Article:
By Irene Klotz
CAPE CANAVERAL, Fla. (Reuters) - The U.S. government on Thursday awarded its first contracts to buy weather data from commercial satellite operators, the National Oceanic and Atmospheric Administration (NOAA) said.
NOAA chose privately owned GeoOptics Inc of Pasadena, California and San Francisco-based Spire Global Inc to participate in a trial program to supplement data from U.S. civilian weather satellites with commercially provided alternatives.
GeoOptics’ contract is worth $695,000. Spire’s is for $370,000.
- PHOTOS: A look back at Queen performing in the 1970s and 1980s 22 Pictures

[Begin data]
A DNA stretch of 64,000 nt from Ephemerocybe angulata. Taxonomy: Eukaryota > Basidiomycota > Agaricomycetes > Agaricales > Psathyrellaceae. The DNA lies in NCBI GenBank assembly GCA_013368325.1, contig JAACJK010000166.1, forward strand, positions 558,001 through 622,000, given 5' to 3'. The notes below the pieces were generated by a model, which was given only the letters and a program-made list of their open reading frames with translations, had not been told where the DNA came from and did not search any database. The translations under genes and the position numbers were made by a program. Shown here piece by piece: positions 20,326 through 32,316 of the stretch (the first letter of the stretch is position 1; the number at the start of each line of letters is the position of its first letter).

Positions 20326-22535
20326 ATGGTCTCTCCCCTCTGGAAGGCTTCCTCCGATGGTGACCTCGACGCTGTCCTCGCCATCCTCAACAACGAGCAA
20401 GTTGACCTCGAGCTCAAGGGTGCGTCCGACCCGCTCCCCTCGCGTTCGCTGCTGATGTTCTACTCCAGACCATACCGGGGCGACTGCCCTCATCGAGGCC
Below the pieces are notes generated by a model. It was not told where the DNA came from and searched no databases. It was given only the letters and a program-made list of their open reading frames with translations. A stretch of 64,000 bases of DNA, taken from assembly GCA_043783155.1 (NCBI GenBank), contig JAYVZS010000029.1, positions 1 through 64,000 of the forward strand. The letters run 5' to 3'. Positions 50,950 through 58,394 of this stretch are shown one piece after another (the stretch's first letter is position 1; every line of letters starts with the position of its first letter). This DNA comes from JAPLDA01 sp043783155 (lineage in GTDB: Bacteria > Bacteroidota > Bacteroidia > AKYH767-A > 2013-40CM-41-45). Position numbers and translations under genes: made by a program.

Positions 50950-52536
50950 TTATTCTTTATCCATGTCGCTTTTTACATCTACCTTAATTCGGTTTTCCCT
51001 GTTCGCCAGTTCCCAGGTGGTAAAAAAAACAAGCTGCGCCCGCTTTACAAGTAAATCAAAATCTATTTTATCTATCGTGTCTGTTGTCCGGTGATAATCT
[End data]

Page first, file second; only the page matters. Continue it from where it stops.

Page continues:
- All of these celebrities have had their nudes leaked 35 Pictures
NOAA is turning to private companies to test if the agency can improve its weather forecasts and warnings by adding environmental data from commercial satellites. NOAA manages the nation’s fleet of civilian weather satellites.
“This is the first NOAA purchase of space-based, commercial weather data for the purpose of data demonstration,” NOAA spokesman John Leslie said.
GeoOptics and Spire have until April 30 to deliver data to NOAA from their satellite constellations. Both networks detect weather systems by measuring variations in how GPS radio signals cut through the atmosphere, a technique known as radio occultation.
In a statement, NOAA said the trial run is "a necessary first step to considering sustained operational use of new commercial weather data."
A report on the project is expected in early 2018.
(Reporting by Irene Klotz; Editing by Bill Rigby)